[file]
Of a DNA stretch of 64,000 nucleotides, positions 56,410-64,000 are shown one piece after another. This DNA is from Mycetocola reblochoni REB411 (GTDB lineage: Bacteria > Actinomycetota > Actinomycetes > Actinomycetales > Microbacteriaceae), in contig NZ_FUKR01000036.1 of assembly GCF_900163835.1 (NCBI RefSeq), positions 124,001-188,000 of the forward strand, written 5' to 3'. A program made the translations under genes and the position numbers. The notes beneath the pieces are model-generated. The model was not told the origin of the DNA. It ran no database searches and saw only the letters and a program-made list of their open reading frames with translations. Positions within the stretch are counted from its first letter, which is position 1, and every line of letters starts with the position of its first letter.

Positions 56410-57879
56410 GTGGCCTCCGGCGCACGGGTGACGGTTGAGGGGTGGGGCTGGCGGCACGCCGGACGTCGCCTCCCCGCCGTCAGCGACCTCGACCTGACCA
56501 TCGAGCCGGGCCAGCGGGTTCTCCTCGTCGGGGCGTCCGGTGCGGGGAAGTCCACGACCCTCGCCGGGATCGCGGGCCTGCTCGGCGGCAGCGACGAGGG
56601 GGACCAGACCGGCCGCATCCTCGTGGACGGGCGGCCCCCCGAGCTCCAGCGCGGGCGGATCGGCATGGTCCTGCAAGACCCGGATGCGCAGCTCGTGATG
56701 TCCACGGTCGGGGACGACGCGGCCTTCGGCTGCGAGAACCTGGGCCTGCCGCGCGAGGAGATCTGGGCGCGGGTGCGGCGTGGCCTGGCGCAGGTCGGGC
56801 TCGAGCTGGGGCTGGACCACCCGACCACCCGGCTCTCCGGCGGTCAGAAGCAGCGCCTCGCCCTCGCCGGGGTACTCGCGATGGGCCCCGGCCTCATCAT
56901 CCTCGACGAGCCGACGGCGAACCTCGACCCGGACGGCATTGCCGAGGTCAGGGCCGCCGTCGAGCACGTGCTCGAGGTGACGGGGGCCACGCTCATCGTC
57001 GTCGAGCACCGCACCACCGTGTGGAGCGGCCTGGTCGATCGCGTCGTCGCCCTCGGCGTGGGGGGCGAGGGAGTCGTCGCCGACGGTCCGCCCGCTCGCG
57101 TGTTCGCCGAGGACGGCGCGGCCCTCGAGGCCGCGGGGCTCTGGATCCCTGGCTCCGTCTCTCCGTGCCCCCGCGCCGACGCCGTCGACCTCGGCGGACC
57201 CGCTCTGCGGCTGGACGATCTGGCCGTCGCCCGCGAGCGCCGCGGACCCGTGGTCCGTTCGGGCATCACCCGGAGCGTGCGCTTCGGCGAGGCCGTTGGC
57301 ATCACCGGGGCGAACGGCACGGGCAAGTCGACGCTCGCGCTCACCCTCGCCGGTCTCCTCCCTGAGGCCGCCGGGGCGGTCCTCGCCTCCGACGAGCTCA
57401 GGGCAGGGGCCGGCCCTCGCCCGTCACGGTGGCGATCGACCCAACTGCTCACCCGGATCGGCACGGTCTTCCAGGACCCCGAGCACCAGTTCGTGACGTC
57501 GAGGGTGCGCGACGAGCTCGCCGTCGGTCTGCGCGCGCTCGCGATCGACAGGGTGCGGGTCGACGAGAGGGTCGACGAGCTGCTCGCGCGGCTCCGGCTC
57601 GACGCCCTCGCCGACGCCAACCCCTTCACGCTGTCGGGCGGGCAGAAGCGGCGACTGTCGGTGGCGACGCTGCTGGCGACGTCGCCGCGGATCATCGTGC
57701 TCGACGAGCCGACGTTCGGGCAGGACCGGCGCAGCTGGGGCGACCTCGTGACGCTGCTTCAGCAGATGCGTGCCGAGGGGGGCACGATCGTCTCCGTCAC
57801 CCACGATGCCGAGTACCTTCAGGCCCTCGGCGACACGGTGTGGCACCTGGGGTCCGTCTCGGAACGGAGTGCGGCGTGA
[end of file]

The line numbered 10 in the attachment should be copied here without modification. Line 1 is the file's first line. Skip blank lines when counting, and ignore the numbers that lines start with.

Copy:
57101 TGTTCGCCGAGGACGGCGCGGCCCTCGAGGCCGCGGGGCTCTGGATCCCTGGCTCCGTCTCTCCGTGCCCCCGCGCCGACGCCGTCGACCTCGGCGGACC